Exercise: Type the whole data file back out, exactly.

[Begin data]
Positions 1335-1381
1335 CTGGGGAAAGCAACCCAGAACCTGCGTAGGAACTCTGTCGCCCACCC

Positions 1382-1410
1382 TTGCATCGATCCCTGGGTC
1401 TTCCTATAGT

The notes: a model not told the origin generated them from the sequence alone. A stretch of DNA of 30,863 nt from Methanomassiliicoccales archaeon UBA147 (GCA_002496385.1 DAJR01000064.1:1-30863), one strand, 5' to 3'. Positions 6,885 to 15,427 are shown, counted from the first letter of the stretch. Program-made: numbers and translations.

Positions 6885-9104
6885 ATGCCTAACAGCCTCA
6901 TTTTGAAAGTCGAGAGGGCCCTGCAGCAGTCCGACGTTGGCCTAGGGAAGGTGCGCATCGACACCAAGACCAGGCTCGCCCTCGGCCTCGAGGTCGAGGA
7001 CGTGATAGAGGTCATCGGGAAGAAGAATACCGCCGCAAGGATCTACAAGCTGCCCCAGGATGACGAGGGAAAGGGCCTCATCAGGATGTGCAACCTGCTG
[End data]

Positions 1335-1381
1335 CTGGGGAAAGCAACCCAGAACCTGCGTAGGAACTCTGTCGCCCACCC

Positions 1382-1410
1382 TTGCATCGATCCCTGGGTC
1401 TTCCTATAGT

The notes: a model not told the origin generated them from the sequence alone. A stretch of DNA of 30,863 nt from Methanomassiliicoccales archaeon UBA147 (GCA_002496385.1 DAJR01000064.1:1-30863), one strand, 5' to 3'. Positions 6,885 to 15,427 are shown, counted from the first letter of the stretch. Program-made: numbers and translations.

Positions 6885-9104
6885 ATGCCTAACAGCCTCA
6901 TTTTGAAAGTCGAGAGGGCCCTGCAGCAGTCCGACGTTGGCCTAGGGAAGGTGCGCATCGACACCAAGACCAGGCTCGCCCTCGGCCTCGAGGTCGAGGA
7001 CGTGATAGAGGTCATCGGGAAGAAGAATACCGCCGCAAGGATCTACAAGCTGCCCCAGGATGACGAGGGAAAGGGCCTCATCAGGATGTGCAACCTGCTG